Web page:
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Thread: Live from Working 2 Walk 2010!

  1. #41
    Senior Member Schmeky's Avatar
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    According to Reynolds estimated time line to trials, the scaffold with hNSC's will go to trial for chronics sometime in 2013, or about 2-3 years away.

    So Davies has not made any mention of trials? Davies made a comment earlier in 2010 that a "big" result would be available before the end of this year. He has about 6 weeks left.

  2. #42
    Senior Member kate's Avatar
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    Cathy Larson from the Center for SCI Recovery PT program --

    BAsed in Detroit and in Grand Rapids, Michigan
    It's a high intensity, activity based, recovery focused approach to outpatient sci rehab

    She's clinician, an educator, a PT, and a researcher. The program she runs is PT driven, and monitored by PTs. They also have a lot of well-qualified athletic trainers, which helps them deliver the program at reasonable costs.

    PTs are pricey.

    The focus on everything they do is recovery. NOT compensation or adaptation.
    The idea is to engage the entire body while concentrating the therapy BELOW the level of the injury.
    Continually trying to seek out and apply new rehab strategies and equipment.
    Use rehab procedures that are evidence-based . . .

    So what's intense rehab?
    3 hour PT sessions, 3 - 5 times per week for a minimum of 3 - 6 momths.
    The duration of rehab needs to be much longer when attempting to promote neural recovery.
    The activities shoudl be novel, complex and weight bearing.

    Showing pictures of clients training with very non-restrictive devices (meaning smallest braces. Image of a young woman training in parallel bars in er wedding dress . . . she wanted to walk down the aisle.

    They do advance gait training -- not satisfied with mere walking. Need to be able to cut, take corners, jog.

    Pre-Gait training activities are crawling and tall kneeling walking, with thousand of repetitions. Thousands.

    Also work with closed chain weight-bearing. Trunk work, weights, therabands, boxing, wave plates (vibrating plates underneath your feet)

    Did a little study, with 23 subjects, time since injury was an average of 5 years, duration of therapy average about 6 momths
    14 complete, 9 incomplete injuries, half and half quads and paras

    outcomes:
    Tested asia motor every 30 days.
    She's showing that in just this minor program, these patients had an average gain of 5.5 points. Many people gained sitting strength.

    Sensory: NO Change.

    The basic message here . . . the more you can do, the better off you are. Some people get more back from their efforts than others, but everybody gets something back.

  3. #43
    Senior Member kate's Avatar
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    Quote Originally Posted by Schmeky View Post
    According to Reynolds estimated time line to trials, the scaffold with hNSC's will go to trial for chronics sometime in 2013, or about 2-3 years away.

    So Davies has not made any mention of trials? Davies made a comment earlier in 2010 that a "big" result would be available before the end of this year. He has about 6 weeks left.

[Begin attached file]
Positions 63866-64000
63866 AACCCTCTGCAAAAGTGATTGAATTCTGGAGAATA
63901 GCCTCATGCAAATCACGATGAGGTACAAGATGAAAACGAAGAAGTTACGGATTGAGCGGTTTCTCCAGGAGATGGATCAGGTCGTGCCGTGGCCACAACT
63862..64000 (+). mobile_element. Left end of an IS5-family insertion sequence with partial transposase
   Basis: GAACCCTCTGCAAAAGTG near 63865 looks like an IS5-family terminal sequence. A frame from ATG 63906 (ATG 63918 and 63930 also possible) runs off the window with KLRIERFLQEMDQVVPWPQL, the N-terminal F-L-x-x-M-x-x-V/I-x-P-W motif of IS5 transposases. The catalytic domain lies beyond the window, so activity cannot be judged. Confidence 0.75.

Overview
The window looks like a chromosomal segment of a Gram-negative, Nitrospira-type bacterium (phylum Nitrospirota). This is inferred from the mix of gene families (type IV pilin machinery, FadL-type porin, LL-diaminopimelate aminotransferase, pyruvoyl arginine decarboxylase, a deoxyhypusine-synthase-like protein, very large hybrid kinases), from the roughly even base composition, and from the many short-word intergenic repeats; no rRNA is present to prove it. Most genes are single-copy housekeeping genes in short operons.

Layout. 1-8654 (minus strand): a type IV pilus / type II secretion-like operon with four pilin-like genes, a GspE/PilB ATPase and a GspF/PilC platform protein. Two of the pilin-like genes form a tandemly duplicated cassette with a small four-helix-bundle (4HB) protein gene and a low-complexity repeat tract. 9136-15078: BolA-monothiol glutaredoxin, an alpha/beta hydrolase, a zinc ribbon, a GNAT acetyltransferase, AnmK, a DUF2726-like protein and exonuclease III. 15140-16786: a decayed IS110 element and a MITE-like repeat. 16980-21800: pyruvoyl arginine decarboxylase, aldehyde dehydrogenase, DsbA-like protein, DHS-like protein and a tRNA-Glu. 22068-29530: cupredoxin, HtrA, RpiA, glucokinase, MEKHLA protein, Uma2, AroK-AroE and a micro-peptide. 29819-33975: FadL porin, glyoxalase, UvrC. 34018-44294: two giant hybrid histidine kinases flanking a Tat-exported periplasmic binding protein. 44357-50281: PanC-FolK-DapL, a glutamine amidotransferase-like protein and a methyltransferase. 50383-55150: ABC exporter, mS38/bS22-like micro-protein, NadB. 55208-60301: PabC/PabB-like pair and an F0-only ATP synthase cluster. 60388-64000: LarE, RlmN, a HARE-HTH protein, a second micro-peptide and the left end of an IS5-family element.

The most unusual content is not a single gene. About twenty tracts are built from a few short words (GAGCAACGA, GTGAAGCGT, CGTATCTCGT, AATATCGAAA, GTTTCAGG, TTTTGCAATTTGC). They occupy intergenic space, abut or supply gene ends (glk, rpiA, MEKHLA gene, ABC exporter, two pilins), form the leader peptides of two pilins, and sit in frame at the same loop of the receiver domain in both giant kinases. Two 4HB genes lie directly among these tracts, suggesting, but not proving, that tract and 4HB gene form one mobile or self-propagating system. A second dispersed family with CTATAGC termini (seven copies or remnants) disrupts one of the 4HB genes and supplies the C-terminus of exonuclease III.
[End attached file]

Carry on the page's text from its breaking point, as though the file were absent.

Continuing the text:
I caught that too, Schmeky . . . as did many others. When I asked him about it, Stephen told me last night that his paper is under peer review as we speak. I take that to mean it's out of his hands when the thing makes its debut in the world, and I know that he's constrained from giving details until it gets accepted.

    I felt odd yesterday, writing the same information we had from his lab last year . . .

  4. #44
    Quote Originally Posted by kate View Post
    I caught that too, Schmeky . . . as did many others. When I asked him about it, Stephen told me last night that his paper is under peer review as we speak. I take that to mean it's out of his hands when the thing makes its debut in the world, and I know that he's constrained from giving details until it gets accepted.

    I felt odd yesterday, writing the same information we had from his lab last year . . .
    ...tell him I am a bit disapponted too... & show him my FB profile photo ;-)
    In God we trust; all others bring data. - Edwards Deming

  5. #45
    Senior Member kate's Avatar
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    Nutrition breakout session with Susan Testa

    You can use food and nutrients (conceptually) in the same way that you use physical therapy . . . outcomes would be things like fewer uti's, better blood sugar levels, better neurotransmitters. Think of bringing cells together to make tissue -- and adding up tissue to make organs -- and all the way to the body system.

    What does a cell membrane do? It communicates. What if you eat a ton of fried foods, like in Big Macs? What if you eat more veg oils than fish oils?

    Americans eat 7 to 1 veg oils; ratio should be 3 to 1.

    Result is that your cell membranes are more rigid, not as good at communicates.

    What about mitochrondia? if you don't have enough B-complex vitamins in your system, you

    What's got B-complex in it? Egg yolks-- yes, eat 'em. Also leafy greens, cream, whole milk, and butter. (Yay! I like this nutritionist.)

    Also need sulfur, as in brussels sprouts

    Also need to feed the DNA.

    We're talking about cellular recovery.

    What does vitamin D do? Helps drive calcium into the bones . . . but it ALSO helps the integrity of the nervous system. It makes white blood cells. You have to be under the sun at midday for at least 20 minutes every day in June and July to get enough.